Halle Bailey says mental health was ‘a priority’ growing up in the public eye
The Unwind is Yahoo Life’s well-being series in which experts, influencers and celebrities share their approaches to wellness and mental health, from self-care rituals to setting healthy boundaries to the mantras that keep them afloat.
At just 22, Halle Bailey seems to have Hollywood in the palm of her hand, with a seemingly never-ending stream of new projects, including her highly anticipated role as Ariel in the live-action version of The Little Mermaid.
But Bailey is the first to admit that even having your dream career won’t stave off the stereotypical growing pains of adolescence.
“At 13 or 14 years old, I started touring with my sister,” Bailey, the younger half of the musical duo Chloe x Halle, tells Yahoo Life.
The two sisters have been signed to Beyoncé’s label, Parkwood Entertainment, since 2015 and have been nominated for four Grammy awards.
“We would constantly be in a different place like every other day, and I would have to be doing school on the road,” she says. “Those are like the years we’re like, starting to feel all these emotions and you get your period. And it’s like, ‘Wow, what is happening?'” she says.
She shares that this was a formative period for her mental health journey, explaining that the responsibilities she took on at a young age forced her to prioritize her mental health head-on.
“It was just a priority for me that I had to learn how to organize the compartments in my brain, especially when you have a lot going on,” she explains.
Balancing a multitude of exciting new projects is now second nature for the actress and Zyrtec partner, who says her busy career also impacts her physical well-being.
“I’m doing a lot and days go by fast, but sometimes they’re long and you just have to look out for yourself. Even now this morning, like my throat is dry and itchy, and my nose is a bit stuffed up and congested and for my allergies, Zyrtec is the one thing that helps me feel a lot clearer and just ready to take on the day,” she says.
To say the Georgia native is booked and busy would be a gross understatement. In addition to The Little Mermaid, Halle will play a young Nettie in the musical film version of The Color Purple, set to hit theaters in December 2023. And as her professional résumé grows, so does online interest in Bailey’s personal life. But since many of her fans met her as she was entering her teenage years, it can be difficult for people to see her as an adult, she says.
“They still see me as that 13-year-old girl that they first discovered and I understand how if you’ve been supporting somebody for a long time you get invested in their personal lives,” she says.
As grateful as she is for the continued support she has received from her fans, Bailey is in the process of setting boundaries surrounding matters outside of her craft.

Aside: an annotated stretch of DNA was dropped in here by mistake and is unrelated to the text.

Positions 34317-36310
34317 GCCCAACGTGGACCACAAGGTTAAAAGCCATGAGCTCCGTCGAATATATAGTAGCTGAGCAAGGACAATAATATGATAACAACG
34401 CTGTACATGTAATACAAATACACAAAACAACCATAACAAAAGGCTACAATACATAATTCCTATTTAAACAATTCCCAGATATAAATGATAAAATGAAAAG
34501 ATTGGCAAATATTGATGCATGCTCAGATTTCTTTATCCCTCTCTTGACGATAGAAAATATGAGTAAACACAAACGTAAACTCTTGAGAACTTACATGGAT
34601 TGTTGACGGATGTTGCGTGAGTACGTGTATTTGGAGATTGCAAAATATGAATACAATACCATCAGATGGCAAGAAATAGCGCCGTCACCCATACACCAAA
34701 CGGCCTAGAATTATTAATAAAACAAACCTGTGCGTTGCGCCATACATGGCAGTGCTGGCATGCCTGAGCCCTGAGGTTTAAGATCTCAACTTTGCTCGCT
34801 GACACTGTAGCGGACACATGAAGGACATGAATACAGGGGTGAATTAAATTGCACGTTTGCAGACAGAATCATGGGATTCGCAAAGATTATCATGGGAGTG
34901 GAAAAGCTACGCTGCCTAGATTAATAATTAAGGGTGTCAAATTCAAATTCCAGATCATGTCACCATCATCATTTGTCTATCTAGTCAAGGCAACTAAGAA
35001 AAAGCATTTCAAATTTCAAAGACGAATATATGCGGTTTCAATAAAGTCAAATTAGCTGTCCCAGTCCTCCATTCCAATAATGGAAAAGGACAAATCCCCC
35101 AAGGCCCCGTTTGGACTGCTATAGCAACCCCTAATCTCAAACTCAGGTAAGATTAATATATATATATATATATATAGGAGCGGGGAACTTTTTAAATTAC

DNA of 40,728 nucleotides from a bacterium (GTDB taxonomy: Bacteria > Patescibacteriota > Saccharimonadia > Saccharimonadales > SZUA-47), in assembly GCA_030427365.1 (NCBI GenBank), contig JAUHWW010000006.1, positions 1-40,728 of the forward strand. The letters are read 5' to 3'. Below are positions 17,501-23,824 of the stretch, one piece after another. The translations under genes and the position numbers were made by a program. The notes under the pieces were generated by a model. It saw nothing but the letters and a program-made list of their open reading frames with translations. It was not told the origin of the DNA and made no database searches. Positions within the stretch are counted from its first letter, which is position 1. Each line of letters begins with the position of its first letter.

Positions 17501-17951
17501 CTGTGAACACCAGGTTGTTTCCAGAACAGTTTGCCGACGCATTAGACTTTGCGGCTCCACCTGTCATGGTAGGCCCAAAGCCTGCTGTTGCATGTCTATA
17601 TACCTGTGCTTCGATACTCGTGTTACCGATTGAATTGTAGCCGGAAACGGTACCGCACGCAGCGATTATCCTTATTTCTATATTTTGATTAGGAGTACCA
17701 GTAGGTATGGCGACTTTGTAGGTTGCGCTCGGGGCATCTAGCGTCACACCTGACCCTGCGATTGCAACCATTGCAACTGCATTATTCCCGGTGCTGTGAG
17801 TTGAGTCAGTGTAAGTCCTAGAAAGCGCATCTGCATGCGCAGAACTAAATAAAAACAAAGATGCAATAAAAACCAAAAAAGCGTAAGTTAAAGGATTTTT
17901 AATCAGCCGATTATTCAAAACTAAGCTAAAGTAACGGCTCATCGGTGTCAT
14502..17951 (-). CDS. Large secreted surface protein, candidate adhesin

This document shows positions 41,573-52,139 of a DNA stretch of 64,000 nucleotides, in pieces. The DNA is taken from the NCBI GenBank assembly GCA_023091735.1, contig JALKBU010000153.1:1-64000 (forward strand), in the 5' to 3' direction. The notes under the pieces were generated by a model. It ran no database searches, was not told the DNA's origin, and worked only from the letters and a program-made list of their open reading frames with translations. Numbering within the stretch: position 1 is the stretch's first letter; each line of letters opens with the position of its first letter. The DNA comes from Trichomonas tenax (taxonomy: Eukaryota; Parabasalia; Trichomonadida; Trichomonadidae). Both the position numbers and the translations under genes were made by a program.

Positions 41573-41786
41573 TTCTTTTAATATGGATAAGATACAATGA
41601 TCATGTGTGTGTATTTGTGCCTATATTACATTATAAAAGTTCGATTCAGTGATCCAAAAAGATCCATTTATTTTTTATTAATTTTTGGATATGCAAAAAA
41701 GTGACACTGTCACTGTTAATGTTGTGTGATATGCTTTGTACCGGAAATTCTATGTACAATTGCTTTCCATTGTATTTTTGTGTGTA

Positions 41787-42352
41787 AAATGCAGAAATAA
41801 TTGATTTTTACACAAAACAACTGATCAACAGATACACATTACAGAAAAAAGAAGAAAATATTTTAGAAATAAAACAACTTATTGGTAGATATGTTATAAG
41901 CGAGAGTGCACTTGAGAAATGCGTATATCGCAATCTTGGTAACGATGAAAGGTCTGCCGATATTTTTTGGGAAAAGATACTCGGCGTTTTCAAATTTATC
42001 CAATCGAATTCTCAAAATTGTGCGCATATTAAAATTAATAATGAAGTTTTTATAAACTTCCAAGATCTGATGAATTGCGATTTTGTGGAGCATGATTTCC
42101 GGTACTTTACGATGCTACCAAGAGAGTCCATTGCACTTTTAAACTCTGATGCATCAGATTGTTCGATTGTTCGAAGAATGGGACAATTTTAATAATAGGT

“It’s definitely been a learning experience for me. And the beautiful people that have supported me and stuck with me for a very long time, can continue to support what I do publicly in my business affairs, and I really appreciate that, but everything else is my business. And I have to make that priority,” she says.
In terms of managing her own mental health, Bailey has found solace in an unexpected craft.
“I like making jewelry. I make bracelets, beaded bracelets and earrings. It’s really calming for me,” she says.
She has also found getting out in nature to be a great form of self-regulation and a reminder of what’s truly important.
“I find that when the world gets overwhelming, or hectic, I’ll go to the beach, or I’ll go hiking, or I’ll just put my feet in the grass. And I’ll just remember that all of this is amazing. But none of it really matters. I’m just here to just give back this gift that I’ve been given,” she says.
Of course, she’d be remiss not to mention her first true love — music — as a means to cope with heavy feelings.
“Making music is like a really big therapy for me. Just to get out everything I’m feeling. [It] has been since I was younger. It’s one of my favorite ways to communicate and just get out everything on a page,” she says.
But even with all the tools in the world, Bailey knows that low moments are often inevitable, and she has no problem opening up about not feeling 100% all the time.
“I’m at like a seven and a half, eight, mentally. And that’s like, you know, a good day, because especially when you’re moving super fast and busy all the time, schedules get crazy and hectic, it’s hard sometimes to really check on how you’re doing mentally,” she says.
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